Live Law: Bhopal: Tuesday, March 21, 2017.
A single judge of Madhya Pradesh High Court has held the provisions under section 91 of Criminal Procedure Code (Cr.P.C) “is not a substitute” or “an alternate remedy” for the right under provisions of Right to Information Act that may or may not be available to the accused.
The court directed the trial court to exercise its jurisdiction under section 91 of Cr.P.C. and “call the documents from the police so requested by the petitioners”.
The petitioners moved an application under section 91 of Cr.P.C. praying the trial court to exercise its powers and summon certain documents from the police concerned to a criminal case registered against them.
The petitioners approached the High Court after the trial court and the revisional court rejected their application seeking relief under section 91 of Cr.P.C.
The reason for the petitioners calling for certain documents was to prove the complainant was first to assault them and the injuries inflicted on the complainant was in exercise of their (the petitioners) right of private defence.
While dismissing the application the trial court asked the petitioners to procure the documents under Right to Information Act while the revisional court held the petitioners by doing so were trying to delay the proceedings before the trail court.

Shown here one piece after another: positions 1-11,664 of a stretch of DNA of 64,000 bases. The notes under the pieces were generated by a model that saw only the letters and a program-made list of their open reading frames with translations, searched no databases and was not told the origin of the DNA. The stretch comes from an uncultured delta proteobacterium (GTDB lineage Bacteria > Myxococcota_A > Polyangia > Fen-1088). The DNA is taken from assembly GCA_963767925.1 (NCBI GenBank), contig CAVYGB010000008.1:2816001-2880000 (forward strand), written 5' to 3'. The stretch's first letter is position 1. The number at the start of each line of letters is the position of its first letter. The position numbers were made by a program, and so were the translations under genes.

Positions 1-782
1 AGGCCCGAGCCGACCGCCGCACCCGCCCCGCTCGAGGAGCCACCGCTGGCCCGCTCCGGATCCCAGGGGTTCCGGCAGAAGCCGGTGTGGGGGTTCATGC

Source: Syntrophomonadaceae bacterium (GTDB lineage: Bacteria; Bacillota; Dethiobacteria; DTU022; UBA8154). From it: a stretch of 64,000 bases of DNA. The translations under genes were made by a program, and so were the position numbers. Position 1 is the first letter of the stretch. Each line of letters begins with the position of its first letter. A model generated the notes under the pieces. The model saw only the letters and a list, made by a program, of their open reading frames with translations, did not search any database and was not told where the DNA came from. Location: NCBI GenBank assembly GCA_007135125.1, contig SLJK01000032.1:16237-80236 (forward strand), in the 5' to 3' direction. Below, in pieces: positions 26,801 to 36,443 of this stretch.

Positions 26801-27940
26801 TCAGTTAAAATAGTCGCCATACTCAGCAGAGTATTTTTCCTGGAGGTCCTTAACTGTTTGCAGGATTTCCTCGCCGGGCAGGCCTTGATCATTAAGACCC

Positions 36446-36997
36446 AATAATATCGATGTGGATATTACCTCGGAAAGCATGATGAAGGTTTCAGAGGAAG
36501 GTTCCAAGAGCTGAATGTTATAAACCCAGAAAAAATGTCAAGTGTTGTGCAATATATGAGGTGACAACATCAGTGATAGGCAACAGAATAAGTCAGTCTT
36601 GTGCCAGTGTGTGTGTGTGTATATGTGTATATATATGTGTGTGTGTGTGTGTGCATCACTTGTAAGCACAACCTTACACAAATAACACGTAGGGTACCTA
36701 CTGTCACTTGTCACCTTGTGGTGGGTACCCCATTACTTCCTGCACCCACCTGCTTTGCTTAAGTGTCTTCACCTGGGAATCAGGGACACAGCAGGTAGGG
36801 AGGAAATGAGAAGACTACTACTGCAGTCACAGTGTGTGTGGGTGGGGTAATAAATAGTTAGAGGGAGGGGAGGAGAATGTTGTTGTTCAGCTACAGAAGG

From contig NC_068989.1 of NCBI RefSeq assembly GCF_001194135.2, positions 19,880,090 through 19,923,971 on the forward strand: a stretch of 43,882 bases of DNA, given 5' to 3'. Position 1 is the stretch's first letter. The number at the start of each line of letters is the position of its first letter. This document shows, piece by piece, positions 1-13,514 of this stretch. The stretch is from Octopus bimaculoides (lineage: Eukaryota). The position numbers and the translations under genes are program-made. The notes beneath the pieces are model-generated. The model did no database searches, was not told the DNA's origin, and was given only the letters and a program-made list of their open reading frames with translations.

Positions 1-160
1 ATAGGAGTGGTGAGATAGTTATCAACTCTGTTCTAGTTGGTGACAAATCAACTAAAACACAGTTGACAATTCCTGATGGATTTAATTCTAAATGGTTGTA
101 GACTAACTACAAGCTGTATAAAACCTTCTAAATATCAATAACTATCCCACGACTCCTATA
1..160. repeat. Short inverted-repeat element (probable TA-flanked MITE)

Allowing the petition, Justice Atul Sreedharan said “the reasoning given by the trial court for having dismissed the application under section 91 is unsustainable in the eye of law”.
Adding, “the provision under section 91 of Cr.P.C is not a substitute or an alternative remedy for the right under the provisions of Right to Information Act, which may or may not be available to the accused”, the court said.
The court observed “asking the accused to exercise his right under Right to Information Act would, infact, procrastinating the proceedings or defeat the cause of justice as far as the accused is concerned, whereby the police could delay in delivering the information to the accused or non-deliver the information at all as sought for”.
In a word of advice to the trial court, the court said when the accused files an application under section 91 of Cr.P.C. at the stage of defence evidence the only thing “the trial court has to see whether the documents so called for is relevant to the conduct of the defence of the accused person, however, remote it may be”.